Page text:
Armand Jackson // Tri-City Record
“All students deserve access to high-quality teaching, resources, and educational spaces,” said Michigan Teacher of the Year Owen Bondono after Michigan Governor Gretchen Whitmer signed House Bill 4411, the 2021-22 K-12 School Aid budget into law last year. This was an achievement for the state to reach its goal set by Proposal A of 1994 to eliminate the funding gaps between school districts. Importantly, the School Aid budget also increases access to early childhood education through the Great Start Readiness Program, which provides preschool to families at or below 250 percent of the federal poverty level.
For many low income families, including those in Oakland County, this is amazing news. It is important for more households in Michigan to have access to affordable, high-quality early childhood education for their children. According to the United States Census 2020 American Community Survey data, around 19,395 children over three years old in Oakland County are enrolled in preschool. Based on the 2020 Census data, this is around 70 percent of the estimated 68,817 children under five in the county who are eligible for preschool.
The Learning Policy Institute in 2019 released a report titled “Untangling the evidence on preschool effectiveness: Insights for policymakers,” which emphasized the importance of high-quality preschool education for the development of children five and younger. The report noted that preschool left children more prepared for school, and led to improved academic performance. It also found that the benefits for students who attended a high-quality preschool program can last their entire lifetime, and helps those children gain substantial learning experiences in comparison to those who did not attend preschool. In the institute’s own words, “early childhood education programs provide one of the highest returns on investment of any educational spending”.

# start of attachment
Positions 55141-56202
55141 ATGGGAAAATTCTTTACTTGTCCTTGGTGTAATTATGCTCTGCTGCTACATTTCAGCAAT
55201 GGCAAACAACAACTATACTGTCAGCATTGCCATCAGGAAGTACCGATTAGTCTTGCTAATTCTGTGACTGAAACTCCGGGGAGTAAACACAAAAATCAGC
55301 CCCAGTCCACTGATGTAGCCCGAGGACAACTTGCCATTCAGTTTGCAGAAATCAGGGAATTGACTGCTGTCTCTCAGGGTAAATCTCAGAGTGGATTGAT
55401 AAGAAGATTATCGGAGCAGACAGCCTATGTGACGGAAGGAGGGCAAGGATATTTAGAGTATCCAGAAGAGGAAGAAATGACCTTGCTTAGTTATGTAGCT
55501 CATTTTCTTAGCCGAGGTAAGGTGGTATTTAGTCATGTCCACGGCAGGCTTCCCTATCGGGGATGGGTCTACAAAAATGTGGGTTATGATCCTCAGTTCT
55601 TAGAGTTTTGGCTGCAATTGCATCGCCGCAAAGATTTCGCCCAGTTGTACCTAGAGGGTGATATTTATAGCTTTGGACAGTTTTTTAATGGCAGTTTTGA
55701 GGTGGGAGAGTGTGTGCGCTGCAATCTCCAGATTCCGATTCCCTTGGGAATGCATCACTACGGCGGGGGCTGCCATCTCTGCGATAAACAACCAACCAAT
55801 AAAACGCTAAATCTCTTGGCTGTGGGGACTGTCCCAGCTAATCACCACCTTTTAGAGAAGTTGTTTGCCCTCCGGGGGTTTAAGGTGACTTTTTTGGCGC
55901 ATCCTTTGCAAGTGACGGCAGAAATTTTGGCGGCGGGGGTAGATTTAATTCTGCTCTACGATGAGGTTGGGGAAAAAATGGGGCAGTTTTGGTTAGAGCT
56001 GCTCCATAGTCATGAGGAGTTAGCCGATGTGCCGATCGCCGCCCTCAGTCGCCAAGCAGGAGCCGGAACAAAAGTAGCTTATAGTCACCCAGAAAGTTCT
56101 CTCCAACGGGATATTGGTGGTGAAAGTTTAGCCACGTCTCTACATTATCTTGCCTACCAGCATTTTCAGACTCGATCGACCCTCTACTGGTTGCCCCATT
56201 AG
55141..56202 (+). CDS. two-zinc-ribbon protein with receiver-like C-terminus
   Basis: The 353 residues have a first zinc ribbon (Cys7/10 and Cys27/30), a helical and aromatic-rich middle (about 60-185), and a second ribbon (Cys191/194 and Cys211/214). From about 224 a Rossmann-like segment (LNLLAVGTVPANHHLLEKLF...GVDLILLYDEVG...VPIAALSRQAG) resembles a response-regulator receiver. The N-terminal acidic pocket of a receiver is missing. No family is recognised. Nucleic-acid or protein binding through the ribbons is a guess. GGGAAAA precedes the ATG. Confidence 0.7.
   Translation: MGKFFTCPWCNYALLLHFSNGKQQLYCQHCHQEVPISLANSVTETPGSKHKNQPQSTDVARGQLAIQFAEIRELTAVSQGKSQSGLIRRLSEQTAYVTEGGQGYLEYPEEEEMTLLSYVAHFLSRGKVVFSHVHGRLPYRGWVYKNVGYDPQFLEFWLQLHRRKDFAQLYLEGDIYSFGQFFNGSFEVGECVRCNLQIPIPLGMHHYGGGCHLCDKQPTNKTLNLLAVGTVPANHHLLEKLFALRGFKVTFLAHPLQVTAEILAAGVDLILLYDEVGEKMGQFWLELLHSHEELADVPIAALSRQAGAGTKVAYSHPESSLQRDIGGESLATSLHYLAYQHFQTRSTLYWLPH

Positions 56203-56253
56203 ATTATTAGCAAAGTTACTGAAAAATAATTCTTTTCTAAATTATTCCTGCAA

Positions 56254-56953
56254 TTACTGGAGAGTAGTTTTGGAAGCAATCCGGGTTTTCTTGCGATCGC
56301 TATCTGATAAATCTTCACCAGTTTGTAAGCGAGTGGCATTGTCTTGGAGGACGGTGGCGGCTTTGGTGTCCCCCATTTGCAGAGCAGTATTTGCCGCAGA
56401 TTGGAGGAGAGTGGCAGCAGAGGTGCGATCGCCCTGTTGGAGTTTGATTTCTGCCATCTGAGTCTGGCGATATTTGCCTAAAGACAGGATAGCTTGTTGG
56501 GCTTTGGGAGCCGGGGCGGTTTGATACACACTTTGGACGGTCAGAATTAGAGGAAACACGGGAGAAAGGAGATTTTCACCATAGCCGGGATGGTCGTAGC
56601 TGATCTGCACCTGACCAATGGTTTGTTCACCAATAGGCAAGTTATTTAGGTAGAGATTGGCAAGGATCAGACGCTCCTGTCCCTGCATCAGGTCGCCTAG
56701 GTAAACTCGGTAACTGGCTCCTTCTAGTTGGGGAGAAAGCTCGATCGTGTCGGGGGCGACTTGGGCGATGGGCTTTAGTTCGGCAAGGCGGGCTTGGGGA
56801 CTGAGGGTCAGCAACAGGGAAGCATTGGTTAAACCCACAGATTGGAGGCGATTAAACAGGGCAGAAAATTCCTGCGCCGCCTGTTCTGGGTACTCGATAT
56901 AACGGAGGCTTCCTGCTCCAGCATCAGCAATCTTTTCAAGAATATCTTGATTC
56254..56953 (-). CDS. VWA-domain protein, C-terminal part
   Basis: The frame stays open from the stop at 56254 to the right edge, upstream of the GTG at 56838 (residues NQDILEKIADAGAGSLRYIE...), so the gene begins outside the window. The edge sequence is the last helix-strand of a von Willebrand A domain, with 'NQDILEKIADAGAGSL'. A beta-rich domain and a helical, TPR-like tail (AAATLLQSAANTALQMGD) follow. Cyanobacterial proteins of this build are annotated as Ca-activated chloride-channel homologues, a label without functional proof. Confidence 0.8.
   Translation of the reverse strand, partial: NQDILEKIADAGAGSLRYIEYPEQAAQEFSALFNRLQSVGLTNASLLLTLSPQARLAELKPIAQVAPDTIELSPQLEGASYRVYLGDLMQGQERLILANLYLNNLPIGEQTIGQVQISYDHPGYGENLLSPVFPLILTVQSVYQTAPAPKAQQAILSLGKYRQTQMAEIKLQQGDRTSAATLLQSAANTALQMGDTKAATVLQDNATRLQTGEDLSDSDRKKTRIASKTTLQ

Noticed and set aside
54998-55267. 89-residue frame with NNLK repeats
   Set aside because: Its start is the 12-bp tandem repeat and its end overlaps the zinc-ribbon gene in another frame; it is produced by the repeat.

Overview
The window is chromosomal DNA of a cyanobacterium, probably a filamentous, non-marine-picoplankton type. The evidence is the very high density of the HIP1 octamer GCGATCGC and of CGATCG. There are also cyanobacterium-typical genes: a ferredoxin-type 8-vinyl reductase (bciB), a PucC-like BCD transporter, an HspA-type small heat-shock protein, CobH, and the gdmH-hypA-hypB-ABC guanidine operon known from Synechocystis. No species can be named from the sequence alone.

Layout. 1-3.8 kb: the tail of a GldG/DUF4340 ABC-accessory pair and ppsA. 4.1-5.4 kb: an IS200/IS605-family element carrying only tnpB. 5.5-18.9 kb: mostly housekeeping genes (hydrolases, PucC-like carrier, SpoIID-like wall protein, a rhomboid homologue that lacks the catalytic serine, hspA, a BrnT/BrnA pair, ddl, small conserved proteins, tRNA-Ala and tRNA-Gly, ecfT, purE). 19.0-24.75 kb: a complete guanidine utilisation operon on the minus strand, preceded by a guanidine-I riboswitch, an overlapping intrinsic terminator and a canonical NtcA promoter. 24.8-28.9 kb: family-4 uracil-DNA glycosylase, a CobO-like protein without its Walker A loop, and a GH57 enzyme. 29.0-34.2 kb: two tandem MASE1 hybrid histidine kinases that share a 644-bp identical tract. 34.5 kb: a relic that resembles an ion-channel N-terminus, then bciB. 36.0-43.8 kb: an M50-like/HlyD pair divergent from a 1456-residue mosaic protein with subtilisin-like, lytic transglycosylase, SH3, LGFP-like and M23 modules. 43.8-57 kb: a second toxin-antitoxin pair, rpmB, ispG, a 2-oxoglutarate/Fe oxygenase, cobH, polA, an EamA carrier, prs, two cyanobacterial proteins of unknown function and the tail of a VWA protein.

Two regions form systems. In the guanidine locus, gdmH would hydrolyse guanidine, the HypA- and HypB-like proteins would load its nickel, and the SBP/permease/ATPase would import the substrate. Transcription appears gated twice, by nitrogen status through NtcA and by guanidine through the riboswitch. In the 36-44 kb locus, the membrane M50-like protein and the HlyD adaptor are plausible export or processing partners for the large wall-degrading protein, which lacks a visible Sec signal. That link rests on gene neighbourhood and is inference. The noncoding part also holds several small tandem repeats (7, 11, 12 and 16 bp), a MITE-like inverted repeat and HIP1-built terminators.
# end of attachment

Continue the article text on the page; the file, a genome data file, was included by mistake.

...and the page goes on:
The reason this budget is so important is because many children still lack access to integrated, inclusive early learning experiences before kindergarten, which support socioeconomic, racial, and linguistic diversity. Public investment in quality preschools has been variable and insufficient, and educators have been underpaid while being required to acquire a wide variety of qualifications to teach. These factors, along with COVID-19, contribute to the growing gap in early education between preschoolers and non-preschoolers.
With the 2022 School Aid budget, Governor Whitmer expanded access to free preschool for an additional 22,000 four-year-olds through the Great Start Readiness Program, and proposed grants to open classrooms in more communities. Governor Whitmer stated: “This expansion will provide broad access to critical early education programs for thousands of Michigan families.”